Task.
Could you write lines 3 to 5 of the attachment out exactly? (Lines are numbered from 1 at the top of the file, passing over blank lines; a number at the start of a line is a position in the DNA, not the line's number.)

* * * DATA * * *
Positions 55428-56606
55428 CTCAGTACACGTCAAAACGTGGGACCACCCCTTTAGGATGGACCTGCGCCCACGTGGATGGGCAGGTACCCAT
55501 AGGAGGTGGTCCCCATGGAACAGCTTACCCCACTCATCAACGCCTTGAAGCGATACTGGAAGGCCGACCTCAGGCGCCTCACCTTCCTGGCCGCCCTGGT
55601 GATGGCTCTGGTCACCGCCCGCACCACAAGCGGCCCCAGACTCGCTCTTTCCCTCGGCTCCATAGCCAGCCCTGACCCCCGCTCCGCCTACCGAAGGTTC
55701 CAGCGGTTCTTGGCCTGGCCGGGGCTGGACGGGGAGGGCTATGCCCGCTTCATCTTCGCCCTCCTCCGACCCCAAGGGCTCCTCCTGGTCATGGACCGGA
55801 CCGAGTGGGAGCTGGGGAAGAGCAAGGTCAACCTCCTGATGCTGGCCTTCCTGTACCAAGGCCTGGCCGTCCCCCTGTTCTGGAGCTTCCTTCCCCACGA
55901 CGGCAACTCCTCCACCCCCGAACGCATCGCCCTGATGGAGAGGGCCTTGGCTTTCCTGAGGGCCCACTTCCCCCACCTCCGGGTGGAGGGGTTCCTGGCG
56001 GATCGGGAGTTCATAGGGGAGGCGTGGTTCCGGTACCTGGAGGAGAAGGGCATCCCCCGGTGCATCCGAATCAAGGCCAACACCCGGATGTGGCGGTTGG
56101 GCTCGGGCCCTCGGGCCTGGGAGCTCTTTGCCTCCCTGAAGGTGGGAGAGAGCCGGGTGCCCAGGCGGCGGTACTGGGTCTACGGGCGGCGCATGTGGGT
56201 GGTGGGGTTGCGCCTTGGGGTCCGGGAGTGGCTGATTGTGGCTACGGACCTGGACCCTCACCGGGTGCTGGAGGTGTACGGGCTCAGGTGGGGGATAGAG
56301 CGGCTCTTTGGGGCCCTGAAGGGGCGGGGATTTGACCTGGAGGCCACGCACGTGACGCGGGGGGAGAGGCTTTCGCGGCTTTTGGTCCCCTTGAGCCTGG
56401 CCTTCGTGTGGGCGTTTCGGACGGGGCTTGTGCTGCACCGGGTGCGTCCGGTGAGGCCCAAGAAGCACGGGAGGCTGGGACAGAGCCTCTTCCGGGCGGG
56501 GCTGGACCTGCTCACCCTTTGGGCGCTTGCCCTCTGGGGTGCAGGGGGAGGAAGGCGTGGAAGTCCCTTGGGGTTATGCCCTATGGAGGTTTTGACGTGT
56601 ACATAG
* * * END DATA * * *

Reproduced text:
55501 AGGAGGTGGTCCCCATGGAACAGCTTACCCCACTCATCAACGCCTTGAAGCGATACTGGAAGGCCGACCTCAGGCGCCTCACCTTCCTGGCCGCCCTGGT
55601 GATGGCTCTGGTCACCGCCCGCACCACAAGCGGCCCCAGACTCGCTCTTTCCCTCGGCTCCATAGCCAGCCCTGACCCCCGCTCCGCCTACCGAAGGTTC
55701 CAGCGGTTCTTGGCCTGGCCGGGGCTGGACGGGGAGGGCTATGCCCGCTTCATCTTCGCCCTCCTCCGACCCCAAGGGCTCCTCCTGGTCATGGACCGGA